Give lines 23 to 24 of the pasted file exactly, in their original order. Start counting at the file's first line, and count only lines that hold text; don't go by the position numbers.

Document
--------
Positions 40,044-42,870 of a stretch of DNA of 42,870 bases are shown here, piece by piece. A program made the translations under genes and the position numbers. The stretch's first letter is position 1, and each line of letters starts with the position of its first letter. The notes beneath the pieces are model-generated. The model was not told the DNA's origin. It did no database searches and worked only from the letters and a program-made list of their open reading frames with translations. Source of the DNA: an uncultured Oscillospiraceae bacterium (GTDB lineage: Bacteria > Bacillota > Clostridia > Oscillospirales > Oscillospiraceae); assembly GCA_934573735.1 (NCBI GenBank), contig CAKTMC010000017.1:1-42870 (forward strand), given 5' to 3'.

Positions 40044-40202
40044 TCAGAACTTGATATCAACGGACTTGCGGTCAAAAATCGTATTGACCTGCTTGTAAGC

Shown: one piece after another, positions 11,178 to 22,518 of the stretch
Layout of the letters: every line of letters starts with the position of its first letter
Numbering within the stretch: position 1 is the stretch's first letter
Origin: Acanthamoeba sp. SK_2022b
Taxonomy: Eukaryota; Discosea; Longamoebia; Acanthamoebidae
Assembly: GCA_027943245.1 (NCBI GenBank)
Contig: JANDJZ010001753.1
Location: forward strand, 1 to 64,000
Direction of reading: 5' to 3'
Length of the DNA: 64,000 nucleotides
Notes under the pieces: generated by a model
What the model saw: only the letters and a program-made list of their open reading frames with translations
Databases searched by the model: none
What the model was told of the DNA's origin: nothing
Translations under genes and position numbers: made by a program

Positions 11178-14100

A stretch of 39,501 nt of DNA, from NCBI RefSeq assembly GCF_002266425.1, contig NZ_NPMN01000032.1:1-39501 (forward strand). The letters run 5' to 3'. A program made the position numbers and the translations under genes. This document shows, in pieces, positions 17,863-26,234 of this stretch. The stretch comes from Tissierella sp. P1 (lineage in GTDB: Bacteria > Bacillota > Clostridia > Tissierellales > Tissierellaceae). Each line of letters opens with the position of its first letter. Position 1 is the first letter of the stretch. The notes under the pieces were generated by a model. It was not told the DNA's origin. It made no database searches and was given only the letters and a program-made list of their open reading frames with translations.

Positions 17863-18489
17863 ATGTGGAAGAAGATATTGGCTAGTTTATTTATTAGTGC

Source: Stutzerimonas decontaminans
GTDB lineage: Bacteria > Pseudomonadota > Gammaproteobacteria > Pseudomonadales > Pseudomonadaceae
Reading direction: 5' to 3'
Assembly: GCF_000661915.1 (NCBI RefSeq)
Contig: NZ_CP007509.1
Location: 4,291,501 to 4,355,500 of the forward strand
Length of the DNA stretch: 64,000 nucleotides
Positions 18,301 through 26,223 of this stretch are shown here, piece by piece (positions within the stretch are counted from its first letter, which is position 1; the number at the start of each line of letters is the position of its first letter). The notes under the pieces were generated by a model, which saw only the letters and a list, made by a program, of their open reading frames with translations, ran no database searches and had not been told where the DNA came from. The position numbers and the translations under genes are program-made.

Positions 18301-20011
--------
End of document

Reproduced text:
Source: Stutzerimonas decontaminans
GTDB lineage: Bacteria > Pseudomonadota > Gammaproteobacteria > Pseudomonadales > Pseudomonadaceae